Abstract:Let $f(\theta, X_1),$ $ \dots,$ $ f(\theta, X_n)$ be a sequence of random elements, where $f$ is a fixed scalar function, $X_1, \dots, X_n$ are independent random variables (data), and $\theta$ is a random parameter distributed according to some data-dependent posterior distribution $P_n$. In this paper, we consider the problem of proving concentration inequalities to estimate the mean of the sequence. An example of such a problem is the estimation of the generalization error of some predictor trained by a stochastic algorithm, such as a neural network where $f$ is a loss function. Classically, this problem is approached through a PAC-Bayes analysis where, in addition to the posterior, we choose a prior distribution which captures our belief about the inductive bias of the learning problem. Then, the key quantity in PAC-Bayes concentration bounds is a divergence that captures the complexity of the learning problem where the de facto standard choice is the KL divergence. However, the tightness of this choice has rarely been questioned. In this paper, we challenge the tightness of the KL-divergence-based bounds by showing that it is possible to achieve a strictly tighter bound. In particular, we demonstrate new high-probability PAC-Bayes bounds with a novel and better-than-KL divergence that is inspired by Zhang et al. (2022). Our proof is inspired by recent advances in regret analysis of gambling algorithms, and its use to derive concentration inequalities. Our result is first-of-its-kind in that existing PAC-Bayes bounds with non-KL divergences are not known to be strictly better than KL. Thus, we believe our work marks the first step towards identifying optimal rates of PAC-Bayes bounds.

Via

Figures and Tables:

Abstract:We consider the problem of estimating the mean of a sequence of random elements $f(X_1, \theta)$ $, \ldots, $ $f(X_n, \theta)$ where $f$ is a fixed scalar function, $S=(X_1, \ldots, X_n)$ are independent random variables, and $\theta$ is a possibly $S$-dependent parameter. An example of such a problem would be to estimate the generalization error of a neural network trained on $n$ examples where $f$ is a loss function. Classically, this problem is approached through concentration inequalities holding uniformly over compact parameter sets of functions $f$, for example as in Rademacher or VC type analysis. However, in many problems, such inequalities often yield numerically vacuous estimates. Recently, the \emph{PAC-Bayes} framework has been proposed as a better alternative for this class of problems for its ability to often give numerically non-vacuous bounds. In this paper, we show that we can do even better: we show how to refine the proof strategy of the PAC-Bayes bounds and achieve \emph{even tighter} guarantees. Our approach is based on the \emph{coin-betting} framework that derives the numerically tightest known time-uniform concentration inequalities from the regret guarantees of online gambling algorithms. In particular, we derive the first PAC-Bayes concentration inequality based on the coin-betting approach that holds simultaneously for all sample sizes. We demonstrate its tightness showing that by \emph{relaxing} it we obtain a number of previous results in a closed form including Bernoulli-KL and empirical Bernstein inequalities. Finally, we propose an efficient algorithm to numerically calculate confidence sequences from our bound, which often generates nonvacuous confidence bounds even with one sample, unlike the state-of-the-art PAC-Bayes bounds.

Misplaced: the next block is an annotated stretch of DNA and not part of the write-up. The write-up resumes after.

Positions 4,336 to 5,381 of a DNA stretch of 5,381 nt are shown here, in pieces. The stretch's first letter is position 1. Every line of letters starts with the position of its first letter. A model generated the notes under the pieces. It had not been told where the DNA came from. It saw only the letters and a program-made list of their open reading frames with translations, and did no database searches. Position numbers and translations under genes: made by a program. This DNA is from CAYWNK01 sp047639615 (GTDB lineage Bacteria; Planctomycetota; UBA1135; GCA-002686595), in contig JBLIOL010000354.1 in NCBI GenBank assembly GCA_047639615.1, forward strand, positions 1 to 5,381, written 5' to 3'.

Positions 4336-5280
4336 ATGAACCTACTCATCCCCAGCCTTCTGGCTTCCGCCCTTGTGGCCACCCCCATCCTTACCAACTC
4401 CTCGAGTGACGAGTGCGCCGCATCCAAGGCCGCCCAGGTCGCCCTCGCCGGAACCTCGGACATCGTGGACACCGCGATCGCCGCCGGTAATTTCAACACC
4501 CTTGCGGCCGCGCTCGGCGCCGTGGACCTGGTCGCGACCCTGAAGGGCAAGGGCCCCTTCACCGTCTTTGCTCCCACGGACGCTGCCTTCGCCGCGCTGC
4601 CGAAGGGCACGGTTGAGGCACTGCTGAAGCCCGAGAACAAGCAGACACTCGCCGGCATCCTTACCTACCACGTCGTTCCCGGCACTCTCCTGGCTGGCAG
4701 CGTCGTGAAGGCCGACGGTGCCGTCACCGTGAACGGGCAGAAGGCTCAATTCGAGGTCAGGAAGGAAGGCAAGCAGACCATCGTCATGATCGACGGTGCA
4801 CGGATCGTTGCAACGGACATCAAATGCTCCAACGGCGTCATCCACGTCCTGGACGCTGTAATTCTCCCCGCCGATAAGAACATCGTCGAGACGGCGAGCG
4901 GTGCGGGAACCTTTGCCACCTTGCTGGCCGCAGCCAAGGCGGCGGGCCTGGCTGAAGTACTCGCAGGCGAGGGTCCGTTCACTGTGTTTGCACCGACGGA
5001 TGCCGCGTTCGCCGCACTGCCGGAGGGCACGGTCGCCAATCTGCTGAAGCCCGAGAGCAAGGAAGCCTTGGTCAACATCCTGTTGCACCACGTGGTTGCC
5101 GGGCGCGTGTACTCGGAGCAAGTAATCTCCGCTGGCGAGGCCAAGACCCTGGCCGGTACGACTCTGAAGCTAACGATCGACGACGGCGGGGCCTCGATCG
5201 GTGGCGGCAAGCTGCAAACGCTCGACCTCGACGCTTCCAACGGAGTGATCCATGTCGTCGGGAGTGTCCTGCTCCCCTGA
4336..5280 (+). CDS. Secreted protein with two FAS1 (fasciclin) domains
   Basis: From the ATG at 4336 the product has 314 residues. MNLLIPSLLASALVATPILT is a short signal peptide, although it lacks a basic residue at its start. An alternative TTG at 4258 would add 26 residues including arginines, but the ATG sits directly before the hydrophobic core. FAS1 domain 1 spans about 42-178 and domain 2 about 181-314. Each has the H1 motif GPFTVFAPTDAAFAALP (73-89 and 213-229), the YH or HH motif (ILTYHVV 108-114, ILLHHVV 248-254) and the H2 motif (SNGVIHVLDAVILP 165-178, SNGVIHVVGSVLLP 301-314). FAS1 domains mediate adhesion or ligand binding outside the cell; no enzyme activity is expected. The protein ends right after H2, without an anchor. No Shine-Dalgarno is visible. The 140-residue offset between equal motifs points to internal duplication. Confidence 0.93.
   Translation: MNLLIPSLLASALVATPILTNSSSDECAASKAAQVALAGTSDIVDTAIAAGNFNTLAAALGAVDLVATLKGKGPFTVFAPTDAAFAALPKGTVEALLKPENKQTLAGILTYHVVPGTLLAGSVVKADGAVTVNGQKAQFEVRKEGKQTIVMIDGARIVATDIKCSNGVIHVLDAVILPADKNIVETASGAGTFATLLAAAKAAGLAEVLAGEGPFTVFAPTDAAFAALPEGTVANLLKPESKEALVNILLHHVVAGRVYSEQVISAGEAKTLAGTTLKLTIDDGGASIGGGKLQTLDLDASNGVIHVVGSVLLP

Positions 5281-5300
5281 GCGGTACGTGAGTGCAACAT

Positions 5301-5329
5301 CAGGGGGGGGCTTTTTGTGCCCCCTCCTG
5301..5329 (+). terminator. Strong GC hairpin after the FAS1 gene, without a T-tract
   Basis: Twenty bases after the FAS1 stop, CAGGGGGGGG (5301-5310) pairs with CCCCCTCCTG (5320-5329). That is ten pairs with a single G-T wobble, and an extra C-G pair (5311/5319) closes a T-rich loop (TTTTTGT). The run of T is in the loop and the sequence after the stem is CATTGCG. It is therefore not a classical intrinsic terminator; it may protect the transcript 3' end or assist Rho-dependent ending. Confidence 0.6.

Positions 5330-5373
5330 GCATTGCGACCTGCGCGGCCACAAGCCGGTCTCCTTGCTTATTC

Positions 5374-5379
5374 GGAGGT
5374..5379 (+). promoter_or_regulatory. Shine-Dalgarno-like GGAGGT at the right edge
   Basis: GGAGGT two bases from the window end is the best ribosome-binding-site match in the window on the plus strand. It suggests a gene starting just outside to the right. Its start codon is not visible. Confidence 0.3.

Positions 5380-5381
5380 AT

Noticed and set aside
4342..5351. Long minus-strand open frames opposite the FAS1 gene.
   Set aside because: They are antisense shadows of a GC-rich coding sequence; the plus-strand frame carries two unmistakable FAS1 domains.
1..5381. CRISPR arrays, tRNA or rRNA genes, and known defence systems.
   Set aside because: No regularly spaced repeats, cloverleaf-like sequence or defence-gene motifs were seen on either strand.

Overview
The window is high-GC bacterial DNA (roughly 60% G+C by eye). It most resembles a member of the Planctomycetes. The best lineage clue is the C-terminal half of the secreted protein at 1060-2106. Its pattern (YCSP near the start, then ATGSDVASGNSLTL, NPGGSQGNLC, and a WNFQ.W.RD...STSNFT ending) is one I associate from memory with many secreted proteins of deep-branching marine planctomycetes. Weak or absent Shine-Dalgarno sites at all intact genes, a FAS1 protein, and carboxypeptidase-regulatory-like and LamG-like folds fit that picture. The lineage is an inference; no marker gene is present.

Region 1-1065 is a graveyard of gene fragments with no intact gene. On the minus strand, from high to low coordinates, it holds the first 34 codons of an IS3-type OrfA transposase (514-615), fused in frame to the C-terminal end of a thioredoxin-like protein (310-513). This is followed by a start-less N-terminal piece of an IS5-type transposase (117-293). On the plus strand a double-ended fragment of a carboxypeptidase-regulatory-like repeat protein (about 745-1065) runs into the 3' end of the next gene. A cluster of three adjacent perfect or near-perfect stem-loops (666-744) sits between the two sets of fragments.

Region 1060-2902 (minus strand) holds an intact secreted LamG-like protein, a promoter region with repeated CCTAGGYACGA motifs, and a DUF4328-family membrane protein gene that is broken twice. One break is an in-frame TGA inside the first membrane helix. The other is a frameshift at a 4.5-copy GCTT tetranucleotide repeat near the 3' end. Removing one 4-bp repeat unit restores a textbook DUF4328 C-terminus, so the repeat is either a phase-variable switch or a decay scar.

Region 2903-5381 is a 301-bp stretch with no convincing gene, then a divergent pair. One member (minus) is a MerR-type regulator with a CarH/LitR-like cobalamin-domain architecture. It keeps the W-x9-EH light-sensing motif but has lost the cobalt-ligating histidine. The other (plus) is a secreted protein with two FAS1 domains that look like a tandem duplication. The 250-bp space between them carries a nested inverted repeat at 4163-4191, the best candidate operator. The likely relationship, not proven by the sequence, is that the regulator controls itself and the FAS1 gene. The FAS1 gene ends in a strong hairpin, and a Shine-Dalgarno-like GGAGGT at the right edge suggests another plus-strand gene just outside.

Via

Figures and Tables:

Abstract:In sparse linear bandits, a learning agent sequentially selects an action and receive reward feedback, and the reward function depends linearly on a few coordinates of the covariates of the actions. This has applications in many real-world sequential decision making problems. In this paper, we propose a simple and computationally efficient sparse linear estimation method called PopArt that enjoys a tighter $\ell_1$ recovery guarantee compared to Lasso (Tibshirani, 1996) in many problems. Our bound naturally motivates an experimental design criterion that is convex and thus computationally efficient to solve. Based on our novel estimator and design criterion, we derive sparse linear bandit algorithms that enjoy improved regret upper bounds upon the state of the art (Hao et al., 2020), especially w.r.t. the geometry of the given action set. Finally, we prove a matching lower bound for sparse linear bandits in the data-poor regime, which closes the gap between upper and lower bounds in prior work.

Via